Another approach, thinking about it, is to only pay a modest deposit until the bat is delivered. My understanding is that GB requires their dealers to purchase and stock boats, so the deal for you purchasing a stock boat would be a deposit followed by full payment on delivery. The dealer has to take the risk and pay any progress payments as the boat is being built. If you are ordering a boat, why should your terms be more harsh? If anything they should be lighter since the dealer is ordering a boat that they already have sold. I don't see why you should suddenly assume all the dealers risk and payment schedule. Just a thought.
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Old 03-15-2014, 04:17 PM   #16
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I agree with everything BandB says about builders and their precarious positions coming out of the past several years. However I think that everything he says about GB applies equally to any other manufacturer. This big difference with GB is that they are one of the few publicly traded builders, so all this info is available and you can actually see who the different companies are, what the debt is, how much cash they have, and how profitable (or not) they are and have been. With most other companies all that is opaque. You have no way of knowing how much cash they are hemorrhaging, how much cash they have, how in debt they are to their suppliers and others, whether they have any hope of getting an engine delivered for the build because they are behind on payments or need to pay up front, etc. etc.

And BandB's points about the morass of related and unrelated companies leading from build to sale is really important. I've been spared that with PAE since there is only the Yard and PAE. The key is to know how much money you have at risk at any given time, and what assets (if any) will become yours in the event of default. In the absence of a specific agreement, and with a contract with a dealer (how I think it works with GB), no assets will be yours until you take title to the boat, so going after the dealer is your only recourse and they likely don't have much in the way of assets. If, on the other hand, your agreement says that the boat's title passes to you automatically on default, then at least you have something. Who knows what you'd do with it, but it's something. Another approach would be some sort of bonded performance guarantee that gets you your money back if the boat isn't delivered within some reasonable amount of time or if the builder defaults.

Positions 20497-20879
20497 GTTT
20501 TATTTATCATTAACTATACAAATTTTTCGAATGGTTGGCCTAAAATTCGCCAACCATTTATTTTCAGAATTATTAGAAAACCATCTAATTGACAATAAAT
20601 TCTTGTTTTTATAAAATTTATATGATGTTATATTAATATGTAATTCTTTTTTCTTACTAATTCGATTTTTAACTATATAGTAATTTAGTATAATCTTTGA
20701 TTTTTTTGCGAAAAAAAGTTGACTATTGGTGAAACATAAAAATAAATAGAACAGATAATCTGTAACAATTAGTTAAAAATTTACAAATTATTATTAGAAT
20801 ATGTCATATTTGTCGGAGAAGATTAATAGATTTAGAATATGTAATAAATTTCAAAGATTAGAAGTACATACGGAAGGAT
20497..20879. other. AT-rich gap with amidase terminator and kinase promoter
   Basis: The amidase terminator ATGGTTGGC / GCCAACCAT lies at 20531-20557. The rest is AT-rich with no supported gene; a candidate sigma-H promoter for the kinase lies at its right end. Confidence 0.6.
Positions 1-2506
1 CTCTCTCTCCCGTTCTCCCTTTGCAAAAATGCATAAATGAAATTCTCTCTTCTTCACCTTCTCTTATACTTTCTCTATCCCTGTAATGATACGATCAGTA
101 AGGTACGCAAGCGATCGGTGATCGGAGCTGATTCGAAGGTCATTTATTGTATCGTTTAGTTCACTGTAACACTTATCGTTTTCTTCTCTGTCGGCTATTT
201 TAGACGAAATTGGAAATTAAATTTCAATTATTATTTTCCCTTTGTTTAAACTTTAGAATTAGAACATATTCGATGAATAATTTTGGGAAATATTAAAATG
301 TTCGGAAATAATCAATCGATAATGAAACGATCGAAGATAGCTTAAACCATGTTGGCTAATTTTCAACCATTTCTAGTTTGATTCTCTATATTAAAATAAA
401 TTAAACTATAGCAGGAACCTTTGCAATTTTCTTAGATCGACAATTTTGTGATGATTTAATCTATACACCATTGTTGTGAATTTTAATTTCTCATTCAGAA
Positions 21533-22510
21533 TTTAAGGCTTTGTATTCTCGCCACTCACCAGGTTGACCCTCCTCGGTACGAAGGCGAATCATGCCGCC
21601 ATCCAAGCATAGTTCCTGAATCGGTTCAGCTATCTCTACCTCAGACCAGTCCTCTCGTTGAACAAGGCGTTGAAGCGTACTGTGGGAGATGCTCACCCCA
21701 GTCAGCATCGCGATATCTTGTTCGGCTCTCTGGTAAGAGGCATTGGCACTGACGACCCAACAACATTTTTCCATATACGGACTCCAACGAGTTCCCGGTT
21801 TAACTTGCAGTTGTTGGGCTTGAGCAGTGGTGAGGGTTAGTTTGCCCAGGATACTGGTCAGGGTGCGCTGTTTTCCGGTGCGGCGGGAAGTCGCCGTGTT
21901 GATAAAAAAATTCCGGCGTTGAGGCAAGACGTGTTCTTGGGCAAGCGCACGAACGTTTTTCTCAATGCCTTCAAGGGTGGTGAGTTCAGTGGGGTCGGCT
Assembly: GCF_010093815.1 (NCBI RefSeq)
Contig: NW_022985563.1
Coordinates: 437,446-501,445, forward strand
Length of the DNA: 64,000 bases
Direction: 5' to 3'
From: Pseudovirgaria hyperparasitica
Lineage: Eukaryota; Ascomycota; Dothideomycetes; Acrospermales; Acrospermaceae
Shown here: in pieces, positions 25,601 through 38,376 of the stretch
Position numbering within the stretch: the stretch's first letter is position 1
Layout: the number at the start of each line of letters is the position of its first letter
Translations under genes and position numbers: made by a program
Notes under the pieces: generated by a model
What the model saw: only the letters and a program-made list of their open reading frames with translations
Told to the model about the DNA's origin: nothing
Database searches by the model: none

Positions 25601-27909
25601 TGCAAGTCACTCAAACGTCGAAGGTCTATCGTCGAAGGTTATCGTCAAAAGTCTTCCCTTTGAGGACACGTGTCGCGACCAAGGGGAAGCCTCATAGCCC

Another approach, thinking about it, is to only pay a modest deposit until the bat is delivered. My understanding is that GB requires their dealers to purchase and stock boats, so the deal for you purchasing a stock boat would be a deposit followed by full payment on delivery. The dealer has to take the risk and pay any progress payments as the boat is being built. If you are ordering a boat, why should your terms be more harsh? If anything they should be lighter since the dealer is ordering a boat that they already have sold. I don't see why you should suddenly assume all the dealers risk and payment schedule. Just a thought.
Not sure who he's buying from. GB did make their own entry into the market in Seattle. Now have sold that to Miller. On special orders, maybe the dealer is working it different. But GB is generally a stock boat and I'd suggest looking at the one Galati has or others in inventory.

And you're right about so many manufacturers having the morass of entities and the questionable finances. Even some US builders complicate it. Someone like Trinity, you find Sabates has an entity that is selling. Now people like Hatteras and Westport are straight forward. And people like Carver and Sea Ray are simple as you're buying from the dealer.

And PAE/Nordhavn is to be praised for their openness and transparency. One of the things I judge on is when you ask the questions you get a straight answer.

I know one US builder though that certain men will tell you they own the company. Technically that's true. But another company has an option they can exercise at any time.

I always joke (but not really joking) that the builder wants to check your credit, so then they should fill out a statement and provide financials to you.

If you want to look at how things can go wrong, look at all those hurt when Genmar liquidated.

And this isn't just the boat industry, it's any major industry. When I worked for my previous employer we got goods produced around the world, but we kept people on site at every contractor we used. There it was not just financial and quality but treatment of employees as well.

A good lawyer and good diligence on your part can protect you. Still I don't see why a deal like this would be required on a GB. If you're paying the money to a dealer then their health enters in too. But dealer deposits should be no more than 20% until delivered.
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Old 03-15-2014, 04:22 PM   #17